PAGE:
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Country Conversation

If you want to talk about trucks, there’s nowhere better over the Queen’s Birthday weekend than Alexandra

During most weeks Alexandra is a relatively sleepy town that sits on the crossroads of the Maroondah Highway and the Goulburn Valley Highway in the foothills of the Great Dividing Range. Melbourne lies off to the southwest, by about 130 km, and the town forms a gateway to Lake Eildon, National Parks and snowfields.

The main street has probably more than its share of pubs and cafes, and for most of the year it’s popular with tourists looking for well-priced accommodation in and around a peaceful town. Peaceful, that is, except for the Queen’s Birthday long weekend in June when the town becomes a mecca for every type of truck from highway haulers to timber jinkers.

Alexandra hosts the Truck, Rod and Ute Show, and at 5:00 a.m. on the Sunday morning there’s an invasion of chrome, stainless steel, high horsepower and thousands of onlookers, all attending the largest gathering of trucks at any show in country Victoria or New South Wales.

This year was the 17th event, and once again the residents of Alexandra showed that country hospitality just can’t be beaten. Organised by a local events committee that’s staffed entirely by volunteers, the annual event brings in much needed tourism dollars to the community that has suffered in recent times through fires and a reduction in the timber industry. All proceeds for this year went to local charity, The Kellock Lodge Building Appeal for Aged Care.

This year’s event provided the added benefit of hosting the inaugural gathering of families that had lost their loved ones while they worked in the transport industry – the intention here being to set up a memorial in the town. Other memorials to drivers exist at Tarcutta and in Gatton, but the objective for the Alexandra Memorial is to provide a centre for Victorians to gather to pay their respects at a location convenient to Melbourne.

For truck lovers, the show was the largest in its 17-year history, with literally hundreds of trucks arriving in the dark and mist of the early morning and lining up, as the main streets were closed so they could take up their positions on display.

Every street contained the best examples of working trucks that ranged from standard vehicles to those that had been heavily customised. In the side streets too small for large trucks there were displays of immaculate street rods and customised utes, interspersed with trade displays.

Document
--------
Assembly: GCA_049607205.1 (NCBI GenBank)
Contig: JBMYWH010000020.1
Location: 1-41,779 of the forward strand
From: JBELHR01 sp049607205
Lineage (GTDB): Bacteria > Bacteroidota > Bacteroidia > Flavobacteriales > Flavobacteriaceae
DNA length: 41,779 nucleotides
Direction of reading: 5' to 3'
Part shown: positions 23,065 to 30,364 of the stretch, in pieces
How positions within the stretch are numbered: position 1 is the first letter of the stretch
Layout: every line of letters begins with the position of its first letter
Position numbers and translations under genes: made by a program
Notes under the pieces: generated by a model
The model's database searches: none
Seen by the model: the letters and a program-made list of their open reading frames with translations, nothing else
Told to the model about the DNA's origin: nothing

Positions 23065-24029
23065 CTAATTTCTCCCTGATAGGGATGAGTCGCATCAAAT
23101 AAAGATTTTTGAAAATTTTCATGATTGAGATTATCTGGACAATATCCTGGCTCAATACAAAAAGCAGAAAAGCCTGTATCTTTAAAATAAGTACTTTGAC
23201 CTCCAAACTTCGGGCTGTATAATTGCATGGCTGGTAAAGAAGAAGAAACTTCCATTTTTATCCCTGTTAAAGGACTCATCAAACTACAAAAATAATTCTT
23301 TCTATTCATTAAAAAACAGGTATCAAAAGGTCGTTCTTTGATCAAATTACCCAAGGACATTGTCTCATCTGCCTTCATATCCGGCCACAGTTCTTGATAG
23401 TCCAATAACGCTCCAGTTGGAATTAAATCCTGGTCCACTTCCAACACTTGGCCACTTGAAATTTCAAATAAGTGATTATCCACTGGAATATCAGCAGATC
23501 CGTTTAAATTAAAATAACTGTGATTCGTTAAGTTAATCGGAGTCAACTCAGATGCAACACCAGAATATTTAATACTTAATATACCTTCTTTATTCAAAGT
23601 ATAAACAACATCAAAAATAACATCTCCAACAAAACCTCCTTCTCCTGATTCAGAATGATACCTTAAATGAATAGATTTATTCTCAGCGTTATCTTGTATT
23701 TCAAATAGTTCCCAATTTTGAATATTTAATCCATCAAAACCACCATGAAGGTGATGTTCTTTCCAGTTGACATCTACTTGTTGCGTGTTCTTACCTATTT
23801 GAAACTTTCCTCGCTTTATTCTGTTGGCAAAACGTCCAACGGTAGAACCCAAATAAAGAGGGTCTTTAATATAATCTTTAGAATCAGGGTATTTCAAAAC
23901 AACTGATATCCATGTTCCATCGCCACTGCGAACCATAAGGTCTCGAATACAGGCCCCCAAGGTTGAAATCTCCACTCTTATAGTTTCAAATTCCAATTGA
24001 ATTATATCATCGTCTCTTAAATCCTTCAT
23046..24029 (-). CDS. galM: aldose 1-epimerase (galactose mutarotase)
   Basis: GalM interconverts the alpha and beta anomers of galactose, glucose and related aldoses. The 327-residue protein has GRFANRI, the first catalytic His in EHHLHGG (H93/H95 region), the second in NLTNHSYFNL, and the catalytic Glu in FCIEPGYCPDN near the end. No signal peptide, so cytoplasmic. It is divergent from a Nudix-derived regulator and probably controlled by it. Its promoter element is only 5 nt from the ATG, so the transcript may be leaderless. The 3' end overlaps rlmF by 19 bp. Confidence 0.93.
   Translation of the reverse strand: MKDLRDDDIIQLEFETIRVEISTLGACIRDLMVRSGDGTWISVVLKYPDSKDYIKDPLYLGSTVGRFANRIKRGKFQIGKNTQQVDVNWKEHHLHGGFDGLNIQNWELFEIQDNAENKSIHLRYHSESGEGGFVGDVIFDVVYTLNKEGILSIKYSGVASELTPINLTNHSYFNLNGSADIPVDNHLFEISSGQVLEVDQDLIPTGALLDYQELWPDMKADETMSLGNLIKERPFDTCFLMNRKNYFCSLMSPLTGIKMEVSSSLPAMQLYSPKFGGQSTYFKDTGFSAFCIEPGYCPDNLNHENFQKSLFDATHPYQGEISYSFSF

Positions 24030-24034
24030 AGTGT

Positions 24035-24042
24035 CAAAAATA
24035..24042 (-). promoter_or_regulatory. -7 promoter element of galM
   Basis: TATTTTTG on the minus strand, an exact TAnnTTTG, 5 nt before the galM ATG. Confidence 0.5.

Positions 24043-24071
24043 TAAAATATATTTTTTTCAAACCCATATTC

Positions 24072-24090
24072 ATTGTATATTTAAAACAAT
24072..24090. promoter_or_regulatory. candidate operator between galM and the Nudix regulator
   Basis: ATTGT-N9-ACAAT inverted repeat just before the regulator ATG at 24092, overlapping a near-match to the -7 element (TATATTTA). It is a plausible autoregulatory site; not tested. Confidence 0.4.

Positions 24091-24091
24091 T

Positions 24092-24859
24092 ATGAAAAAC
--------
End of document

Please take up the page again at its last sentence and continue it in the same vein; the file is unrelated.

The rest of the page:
This was also a year for the truck makers and truck distributors themselves to participate, and leading the pack was Scania Australia, which brought the unique Black Amber customised truck that had formed the centrepiece of the company’s display at the recent Brisbane Truck Show. Flanking the “Black Amber” truck was a maroon Scania R730, the highest horsepower truck available on the Australian market.

Also on display straight from the Brisbane Truck Show was the IVECO Powerstar Road Train prime mover as part of the display of the latest IVECO products, including an all-wheel-drive rigid truck version. Representatives from Adtrans Used Trucks and CMV Trucks were also on hand to demonstrate their examples of the latest products brought to the town especially for the event.

Hartwigs of Wagga Wagga is a multi-franchised dealership that had a wide selection of its latest vehicles on display, including the 30th anniversary Western Star and the latest Freightliner Coronado 114 and Argosy prime movers.

Corporate sponsorship plays an important part of guaranteeing the success of a country show, and, for this year, one of the major sponsors was Volkswagen Australia, which showcased its Amarok ute range in conjunction with Shepparton dealer, Darryl Twitt Volkswagen.

The manufacturer of the Amarok, Volkswagen Australia, sponsored the appearance of leading country singer, Adam Harvey, who headed a line-up of country music stars that included JR Williams, Tracy Killeen and Sydney-based band Simply Bushed.

Local Caltex fuel supplier, Simpson’s of Alexandra, was once again also a major sponsor that worked in well with the sponsorship involvement of Scania Australia, as Simpson’s operate immaculate Scania trucks in its fleet for local fuel distribution.

 

  Category Name Make Model
T1 Best Truck of the Show Andrea Crawford Peterbilt 388 2010
T2 Best Truck Under 3 Years Andrea Crawford Peterbilt 388 2010
T3 Best Truck 4-9 Years Thorpe Interstate Kenworth T604 2004
T4 Best Truck 10-19 Years Thorpe Interstate Kenworth T950 1998
T5 Best Truck 20-29 Years Shane Kelly Western Star Cheyenne 1984
T6 Best Truck 30-39 Years Ad Trans Kenworth K125 1979
T7 Best Truck 40 Years and Over Max Pollard International R200 1968
T8 Best Local Truck Sutton Transport Western Star 4800 2012
T9 Best Small Fleet Thorpe Interstate Kenworth T950 1998
T10 Best Tow Truck Matt Ritchie Kenworth K200 2013
T11 Best Tilt Tray Tow Truck Danny Payne Cat CT610 2010
T12 Best Log Truck David Blackwood Kenworth T659 2012
T13 Best Log Truck New to 3 Years David Blackwood Kenworth T659 2012
T14 Best Log Truck 4 Years and Over Brett Conway Western Star Short 2007
T15 Best Tipper GF & RK Baker Western Star A800 2010
T16 Best European Truck Aaron Pendlebury Volvo FH16700 2013
T17 Best Vintage Truck Pre-1960 Ron Ridd Chev Slake Side 1942

Other sponsors of the event this year included VicForests, Murrundindi Shire Council, Adtrans Used Trucks, Scania Australia, Volkswagen Australia, Foodworks, Alexandra Traders and Tourism Association, Hedger Construction, Coates Hire, Mount Pleasant, Landmark Embling, Royan Truck and Trailer Repairs, E-Tec electrical technology, Thirsty Camel, PowerTorque magazine, Alexandra & Yea PreMix, and Upper Goulburn Community radio.

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